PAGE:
If a consumer does not wish to take 2 min and google something they don’t know, they have no one else to blame but themselves for any confusion they may experience. It’s called personal responsibility, a quality many on forums and threads wish to overlook in order to blame one authority/company or another authority/company.

          There is nothing confusing about USB 3 vs USB 3.1 vs USB 3.1 v1. Each is a separate standard, much the same as HDMI 1.2, HDMI 1.3, HDMI 1.4, and HDMI 2.0. If a consumer does not wish to learn and understand the meaning and differences of a certain standard over another, then either 1. they should blindly pick a device, be happy, and not complain, or 2. not use an electronic device at all. Each of us has a 3lbs mass of neurons inside the skull known as a brain… it’s useless if someone doesn’t choose to use it.

        • JW0914

          nvm… I misunderstood what you had typed and just realized we were stating the same thing. Sorry about that =]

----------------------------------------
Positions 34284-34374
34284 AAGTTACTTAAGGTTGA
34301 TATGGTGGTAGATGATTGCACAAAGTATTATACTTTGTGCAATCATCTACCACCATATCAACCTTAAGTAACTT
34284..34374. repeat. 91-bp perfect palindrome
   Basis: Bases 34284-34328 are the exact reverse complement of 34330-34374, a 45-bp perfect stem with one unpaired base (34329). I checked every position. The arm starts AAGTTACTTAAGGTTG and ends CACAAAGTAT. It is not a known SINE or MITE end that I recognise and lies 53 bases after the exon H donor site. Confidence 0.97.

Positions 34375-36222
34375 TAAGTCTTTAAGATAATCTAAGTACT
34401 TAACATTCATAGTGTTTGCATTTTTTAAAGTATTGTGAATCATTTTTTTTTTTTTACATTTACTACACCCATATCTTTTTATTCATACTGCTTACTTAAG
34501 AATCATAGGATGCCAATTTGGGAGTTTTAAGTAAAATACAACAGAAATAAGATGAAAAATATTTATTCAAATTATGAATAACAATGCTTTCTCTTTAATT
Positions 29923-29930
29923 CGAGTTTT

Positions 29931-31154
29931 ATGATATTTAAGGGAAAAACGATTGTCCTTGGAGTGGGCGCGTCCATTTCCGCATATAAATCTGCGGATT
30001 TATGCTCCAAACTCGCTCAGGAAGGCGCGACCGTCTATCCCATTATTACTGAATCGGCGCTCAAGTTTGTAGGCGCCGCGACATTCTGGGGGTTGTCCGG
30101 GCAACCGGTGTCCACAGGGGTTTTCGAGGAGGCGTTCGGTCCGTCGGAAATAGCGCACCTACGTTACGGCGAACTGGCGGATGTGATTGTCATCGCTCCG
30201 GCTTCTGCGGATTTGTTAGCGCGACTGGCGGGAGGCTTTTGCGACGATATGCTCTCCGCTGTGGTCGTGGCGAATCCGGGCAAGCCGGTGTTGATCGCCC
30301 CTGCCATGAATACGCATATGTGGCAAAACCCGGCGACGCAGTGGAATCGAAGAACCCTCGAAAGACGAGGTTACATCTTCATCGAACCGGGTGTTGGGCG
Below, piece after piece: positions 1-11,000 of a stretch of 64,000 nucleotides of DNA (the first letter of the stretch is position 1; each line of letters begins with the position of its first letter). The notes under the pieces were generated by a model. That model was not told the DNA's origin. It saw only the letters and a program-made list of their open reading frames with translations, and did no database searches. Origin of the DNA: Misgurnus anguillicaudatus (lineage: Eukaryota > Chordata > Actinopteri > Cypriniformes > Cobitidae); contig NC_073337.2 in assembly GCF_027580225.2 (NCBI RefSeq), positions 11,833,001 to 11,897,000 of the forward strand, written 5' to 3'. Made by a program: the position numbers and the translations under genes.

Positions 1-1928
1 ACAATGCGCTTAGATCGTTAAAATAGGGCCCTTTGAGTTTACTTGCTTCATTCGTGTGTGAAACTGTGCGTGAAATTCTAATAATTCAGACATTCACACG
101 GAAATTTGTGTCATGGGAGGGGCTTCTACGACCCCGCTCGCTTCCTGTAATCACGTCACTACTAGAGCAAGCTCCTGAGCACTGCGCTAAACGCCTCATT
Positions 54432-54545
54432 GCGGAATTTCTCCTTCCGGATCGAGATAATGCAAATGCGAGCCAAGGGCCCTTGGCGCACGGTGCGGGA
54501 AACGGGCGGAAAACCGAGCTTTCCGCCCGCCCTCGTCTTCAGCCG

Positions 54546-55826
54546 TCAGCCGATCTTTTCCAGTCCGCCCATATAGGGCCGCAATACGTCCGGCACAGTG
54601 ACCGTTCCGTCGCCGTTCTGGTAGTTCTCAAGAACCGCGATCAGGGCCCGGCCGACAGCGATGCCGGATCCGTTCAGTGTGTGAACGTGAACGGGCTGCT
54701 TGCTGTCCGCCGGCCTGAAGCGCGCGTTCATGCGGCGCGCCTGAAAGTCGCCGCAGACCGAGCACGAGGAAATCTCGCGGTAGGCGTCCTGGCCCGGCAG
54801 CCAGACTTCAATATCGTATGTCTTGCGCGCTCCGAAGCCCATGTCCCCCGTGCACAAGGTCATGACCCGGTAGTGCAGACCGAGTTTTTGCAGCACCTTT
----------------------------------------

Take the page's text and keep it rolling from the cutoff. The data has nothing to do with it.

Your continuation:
• DoctorT

          http://www.anandtech.com/show/9485/intel-skylake-z170-motherboards-asrock-asus-gigabyte-msi-ecs-evga-supermicro

          Scroll down to the bottom of this for an example of USB 3.1 Gen 1 vs. 2.

    • JW0914

      Either you have a misunderstanding of USB 3 or you’re misinformed/uninformed.

      USB 3 and USB 3.1 are NOT the same. USB 3.1 is classified as SuperSpeed, hence the SS that annotates any USB 3.1 port on a computer. USB 3 has a max theoretical transfer speed of 5gbps vs USB 3.1’s 10gbps

      I would encourage you to research why there’s a distinction and why the distinction must be in place. Instead of labeling something you either don’t understand as a “scam”, perhaps you could choose to enlighten yourself by doing 5 minutes of research on google.

      Controller’s matter, as they dictate the speed at which data can be read or written. Ever wonder why many USB 3 drives can’t r/w beyond 40 or 50 MB/s? Ever compared PNY’s Turbo USB 3 drives vs SanDisk’s Ultra USB 3 drives and wondered why there’s such a massive performance difference (or any other USB 3 drive for that matter). Most users buy USB 3 drives thinking they’re going to get incredible speeds, never bothering to research the speed they should be able to get and finding a product to match.